I spent a week with my family in Montana before I departed for the Philippines and they selflessly cleared much of their schedule to spend time with me and help me pack. My parents had a million apprehensive questions for me about how I would manage a safe, healthy, and happy life abroad. Despite all their eagerness about my trip, one day my mom excitedly told me about a special she had seen on the Weather Channel about Tacloban City and – did I know?? – it had recently endured a very very big storm.
I tend to live my life in a flurry, and even my closest friends and family can’t see the research through the whirl. So, here’s the low down on Typhoon Yolanda, Tacloban, and a little about where I fit.This is a one-stop catch up, and in future posts I’ll write assuming readers are in the know.
Tacloban City is an urbanized and quickly growing city on the island of Leyte in the Philippines. The 2010 census reported well over 200,000 Taclobanons, with a growth rate of 2.16 percent. It’s an industrialized, fast-paced city and unlikely to feature on a beach fanatic’s dream Philippine destinations list. You might have heard about it on a History Channel special about WWII. Just south of the city, in Palo, MacArthur made a historic landing in the Battle of Leyte. But, like my mom, myself, and much of the world, you likely first heard of Tacloban in 2013, when a record-breaking storm descended upon the city.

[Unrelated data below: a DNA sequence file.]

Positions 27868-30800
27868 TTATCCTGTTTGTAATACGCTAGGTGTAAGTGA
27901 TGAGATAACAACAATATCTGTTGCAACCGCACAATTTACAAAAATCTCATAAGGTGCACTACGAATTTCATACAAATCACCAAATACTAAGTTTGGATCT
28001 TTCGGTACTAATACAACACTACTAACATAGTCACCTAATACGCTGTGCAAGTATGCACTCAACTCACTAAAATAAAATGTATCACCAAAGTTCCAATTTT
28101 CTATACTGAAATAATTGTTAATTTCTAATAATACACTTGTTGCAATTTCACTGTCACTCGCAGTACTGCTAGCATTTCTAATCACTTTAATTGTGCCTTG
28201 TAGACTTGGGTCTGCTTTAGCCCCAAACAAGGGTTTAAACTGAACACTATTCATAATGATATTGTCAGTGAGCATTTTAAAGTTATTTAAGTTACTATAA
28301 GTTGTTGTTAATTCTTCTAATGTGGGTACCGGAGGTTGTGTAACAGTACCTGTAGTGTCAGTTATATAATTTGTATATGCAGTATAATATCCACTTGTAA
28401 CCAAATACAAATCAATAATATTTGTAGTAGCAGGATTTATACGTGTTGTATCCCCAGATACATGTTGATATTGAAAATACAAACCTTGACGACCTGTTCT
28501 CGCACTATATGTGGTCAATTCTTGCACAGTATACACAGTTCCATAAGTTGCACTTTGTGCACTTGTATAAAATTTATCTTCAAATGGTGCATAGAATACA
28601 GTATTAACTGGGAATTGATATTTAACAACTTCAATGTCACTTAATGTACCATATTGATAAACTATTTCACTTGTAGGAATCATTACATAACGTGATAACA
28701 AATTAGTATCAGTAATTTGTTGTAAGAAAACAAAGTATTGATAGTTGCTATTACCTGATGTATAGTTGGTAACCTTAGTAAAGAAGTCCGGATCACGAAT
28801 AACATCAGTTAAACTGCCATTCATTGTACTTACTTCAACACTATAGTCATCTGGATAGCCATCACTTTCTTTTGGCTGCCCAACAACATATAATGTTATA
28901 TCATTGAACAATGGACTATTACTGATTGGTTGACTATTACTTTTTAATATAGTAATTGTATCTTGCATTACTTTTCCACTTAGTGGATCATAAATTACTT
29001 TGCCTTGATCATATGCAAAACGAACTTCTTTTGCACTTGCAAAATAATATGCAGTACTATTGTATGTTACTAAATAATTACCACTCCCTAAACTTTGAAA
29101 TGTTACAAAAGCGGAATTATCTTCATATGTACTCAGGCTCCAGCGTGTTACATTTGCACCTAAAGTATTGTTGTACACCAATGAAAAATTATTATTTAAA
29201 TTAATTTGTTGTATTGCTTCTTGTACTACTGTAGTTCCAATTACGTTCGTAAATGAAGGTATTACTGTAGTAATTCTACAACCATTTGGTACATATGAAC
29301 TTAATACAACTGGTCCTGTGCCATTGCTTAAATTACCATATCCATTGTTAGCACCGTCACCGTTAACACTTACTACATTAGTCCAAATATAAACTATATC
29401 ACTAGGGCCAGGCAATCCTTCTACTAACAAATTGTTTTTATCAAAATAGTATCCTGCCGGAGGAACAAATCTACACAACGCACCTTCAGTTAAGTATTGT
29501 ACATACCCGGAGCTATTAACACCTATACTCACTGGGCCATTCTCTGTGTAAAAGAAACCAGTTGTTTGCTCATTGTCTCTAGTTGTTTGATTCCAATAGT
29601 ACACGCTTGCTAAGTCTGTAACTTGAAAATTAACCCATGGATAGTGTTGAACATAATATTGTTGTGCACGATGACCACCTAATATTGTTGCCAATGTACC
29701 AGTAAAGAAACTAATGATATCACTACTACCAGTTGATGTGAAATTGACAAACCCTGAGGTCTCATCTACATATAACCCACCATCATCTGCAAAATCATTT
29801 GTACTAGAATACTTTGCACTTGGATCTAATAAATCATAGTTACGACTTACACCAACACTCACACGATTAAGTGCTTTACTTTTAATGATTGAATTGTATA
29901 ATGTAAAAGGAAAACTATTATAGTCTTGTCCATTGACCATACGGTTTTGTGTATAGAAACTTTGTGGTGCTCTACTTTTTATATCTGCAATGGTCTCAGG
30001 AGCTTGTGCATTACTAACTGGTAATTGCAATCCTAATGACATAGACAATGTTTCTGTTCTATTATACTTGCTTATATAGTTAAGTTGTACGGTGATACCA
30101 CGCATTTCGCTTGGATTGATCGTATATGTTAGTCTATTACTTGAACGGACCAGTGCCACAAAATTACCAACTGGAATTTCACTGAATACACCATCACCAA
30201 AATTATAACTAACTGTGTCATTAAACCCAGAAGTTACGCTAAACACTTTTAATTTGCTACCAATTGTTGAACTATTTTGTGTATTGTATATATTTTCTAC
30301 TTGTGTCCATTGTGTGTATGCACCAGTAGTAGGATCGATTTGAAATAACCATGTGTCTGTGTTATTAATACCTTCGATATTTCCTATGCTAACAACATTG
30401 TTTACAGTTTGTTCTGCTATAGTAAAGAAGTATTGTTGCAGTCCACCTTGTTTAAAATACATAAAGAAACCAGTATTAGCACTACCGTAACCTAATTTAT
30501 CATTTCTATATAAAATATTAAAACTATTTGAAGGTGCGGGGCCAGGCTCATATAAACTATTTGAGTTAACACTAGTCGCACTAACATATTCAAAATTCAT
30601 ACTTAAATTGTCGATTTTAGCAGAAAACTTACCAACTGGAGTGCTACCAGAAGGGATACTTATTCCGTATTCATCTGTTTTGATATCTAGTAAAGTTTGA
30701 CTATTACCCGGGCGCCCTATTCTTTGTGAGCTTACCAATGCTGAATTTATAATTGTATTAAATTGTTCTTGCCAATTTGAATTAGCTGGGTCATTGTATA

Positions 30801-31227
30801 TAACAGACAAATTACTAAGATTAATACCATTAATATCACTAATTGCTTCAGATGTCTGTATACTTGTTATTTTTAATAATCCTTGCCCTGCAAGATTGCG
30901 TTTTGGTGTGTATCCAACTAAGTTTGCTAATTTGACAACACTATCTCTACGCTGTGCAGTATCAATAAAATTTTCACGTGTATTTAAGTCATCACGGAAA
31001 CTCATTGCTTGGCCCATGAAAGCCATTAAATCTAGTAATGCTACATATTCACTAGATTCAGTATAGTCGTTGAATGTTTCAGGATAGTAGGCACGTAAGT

On November 8th, Typhoon Yolanda (internationally known as Typhoon Haiyan) sustained winds over 190 mph and pushed in a storm surge topping 15 feet. Typhoon Yolanda doesn’t fit into the hurricane classification system you’re likely familiar with – it was a category 6. Make no mistake, such a storm would be a terror for any American city.
Those of us who study disasters are adamant that there is no such thing as a natural disaster. Academics are known for parsing words to the point of nausea, but here it matters. Natural disaster implies we can do as little about disasters as we can to change the hours of sunshine in a day. In truth, disasters erupt when nature collides with features we, as a society, are responsible for: haphazard urban planning, structurally weak infrastructure, and socially, economically, or otherwise vulnerable communities. Tacloban was struggling with all three prior to the storm.
Growth for developing cities is rarely graceful. As in many other rapidly growing Asian cities, people were moving to Tacloban faster than the city’s budget, urban planning and infrastructure could keep up with. Thousands of people were living in informal settlements, homes built with makeshift materials on some of the most undesirable property (re: prone to flooding or storm surge, without sufficient wastewater management, etc.). The situation had gotten so crowded that, even prior to the storm, the city government had begun plans to develop plots of land north of the main downtown center and relocate residents of cramped, informal communities.